A visual inspection of the ignition coils showed that the epoxy covering had cracked and allowed a voltage leak directly to the magneto plate. I heard about a material called "Liquid Electrical Tape", manufactured by Star Brite, which I was able to procure at the local NAPA store. This material is a dielectric goop that is designed to seal and protect electrical connections. I used it to fill in the cracks and eliminate the voltage leaks. Next, I dressed up the points, put the ignition system back together and obtained new spark plugs (Champion H8C).
Mechanically, the only remaining task was to refurbish the fuel pump. Two out of the four bolts in the fuel pump broke. Because the housing of the fuel pump is much softer than the bolts, drilling out the bolts without enlarging the holes was difficult. In fact, down right impossible. I finally managed to extract the stuck bolts and repaired the fuel pump housing with J-B Weld.
Now, I was ready to spiff up the dingy looking motor. I went back to Tri-City Paints in Pasco, WA, whom I had used during an Oliver J-2 restoration and had good results. Again, they did a great job matching the K-5 copper brown paint. I painted the engine, lower shroud, front shield and lower unit. At the hardware store, I found a good, if not perfect, match for both the white upper shroud cover and the dark brown nameplates. These spray paints are Krylon Ivory #1504 and Krylon Leather Brown # 2501 respectively. To further enhance the appearance, Russ Larson provided a missing carburetor adjustment knob.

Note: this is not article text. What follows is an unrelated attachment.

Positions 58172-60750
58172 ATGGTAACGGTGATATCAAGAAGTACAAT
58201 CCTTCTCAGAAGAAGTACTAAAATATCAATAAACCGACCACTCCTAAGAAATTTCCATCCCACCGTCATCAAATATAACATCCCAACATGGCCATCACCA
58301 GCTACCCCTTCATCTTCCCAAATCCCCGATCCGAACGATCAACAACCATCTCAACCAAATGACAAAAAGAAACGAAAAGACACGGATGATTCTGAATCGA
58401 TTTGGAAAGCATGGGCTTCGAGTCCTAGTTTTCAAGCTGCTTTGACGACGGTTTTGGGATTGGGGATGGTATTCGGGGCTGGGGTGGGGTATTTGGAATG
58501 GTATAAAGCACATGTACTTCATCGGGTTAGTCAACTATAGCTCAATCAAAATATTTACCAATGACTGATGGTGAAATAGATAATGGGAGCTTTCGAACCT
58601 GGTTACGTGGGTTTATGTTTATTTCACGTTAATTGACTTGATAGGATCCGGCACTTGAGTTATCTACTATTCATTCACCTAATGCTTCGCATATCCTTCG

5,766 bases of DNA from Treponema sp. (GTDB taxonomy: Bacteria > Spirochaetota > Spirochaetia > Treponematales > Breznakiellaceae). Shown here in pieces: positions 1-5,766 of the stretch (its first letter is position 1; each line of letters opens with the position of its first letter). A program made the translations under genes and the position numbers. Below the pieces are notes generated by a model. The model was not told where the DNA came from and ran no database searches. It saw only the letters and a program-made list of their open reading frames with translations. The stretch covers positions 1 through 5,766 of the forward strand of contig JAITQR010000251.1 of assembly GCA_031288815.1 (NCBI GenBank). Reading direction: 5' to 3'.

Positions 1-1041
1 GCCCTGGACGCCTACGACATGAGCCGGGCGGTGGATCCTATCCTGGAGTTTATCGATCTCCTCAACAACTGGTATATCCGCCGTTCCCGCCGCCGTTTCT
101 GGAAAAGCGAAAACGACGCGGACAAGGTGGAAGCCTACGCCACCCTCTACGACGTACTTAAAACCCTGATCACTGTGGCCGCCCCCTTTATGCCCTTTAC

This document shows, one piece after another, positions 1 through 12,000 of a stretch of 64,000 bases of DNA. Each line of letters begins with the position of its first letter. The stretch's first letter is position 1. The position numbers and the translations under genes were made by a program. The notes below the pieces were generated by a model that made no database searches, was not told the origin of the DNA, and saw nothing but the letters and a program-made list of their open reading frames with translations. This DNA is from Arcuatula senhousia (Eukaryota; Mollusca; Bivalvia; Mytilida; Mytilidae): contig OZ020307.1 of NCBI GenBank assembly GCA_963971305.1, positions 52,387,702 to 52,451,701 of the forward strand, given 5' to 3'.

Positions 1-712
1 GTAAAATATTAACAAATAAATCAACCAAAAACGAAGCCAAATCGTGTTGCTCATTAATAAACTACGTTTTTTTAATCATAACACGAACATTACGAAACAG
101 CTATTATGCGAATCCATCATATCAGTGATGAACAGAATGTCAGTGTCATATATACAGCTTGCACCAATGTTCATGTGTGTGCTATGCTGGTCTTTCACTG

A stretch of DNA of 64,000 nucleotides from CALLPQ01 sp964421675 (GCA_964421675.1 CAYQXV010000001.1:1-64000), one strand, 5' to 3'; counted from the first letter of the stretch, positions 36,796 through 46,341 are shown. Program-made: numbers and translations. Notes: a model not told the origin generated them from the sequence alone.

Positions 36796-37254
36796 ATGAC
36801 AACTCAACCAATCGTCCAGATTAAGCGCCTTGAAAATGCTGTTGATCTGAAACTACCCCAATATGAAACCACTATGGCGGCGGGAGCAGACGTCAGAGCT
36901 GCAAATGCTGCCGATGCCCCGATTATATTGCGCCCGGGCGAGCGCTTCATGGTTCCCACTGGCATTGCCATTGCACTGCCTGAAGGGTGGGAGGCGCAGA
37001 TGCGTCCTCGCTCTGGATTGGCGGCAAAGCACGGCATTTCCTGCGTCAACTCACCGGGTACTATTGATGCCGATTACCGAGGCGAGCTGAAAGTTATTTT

The restoration was complete and I was ready for the Memorial Day weekend maiden voyage. My family and friends traveled three hours to Northern Idaho and set up camp at Farragut State Park on Pend Oreille (pronounced pond-or-ray). We took my fathers aluminum fishing boat and the old Fiberform with the Ollie. On the second day we launched the Fiberform with the K-5 Oliver on back. Because this was a "new" engine, it needed a break in period. My plan was to run it slow for several hours. The motor started right up, just like in the test tank. I put her in gear and revved the motor up to about half throttle. I was underway. The motor ran very strong and I was surprised with the amount of power that this motor generated. When I reached the middle of the lake, the motor died and would not start. My friends came to the rescue and towed me in. I noticed that the fuel pump was leaking. My repair job with the JB-Weld was not adequate.
Due to other commitments, I have not yet completed the necessary repair to get the Oliver back into service, but I doubt it will take much effort. I have thoroughly enjoyed working on these motors and would like to thank Carl Pedersen for selling me the motor, Russ Larson and Paul Moneski for supplying needed parts and Dick Gorz for providing this forum to share the experience.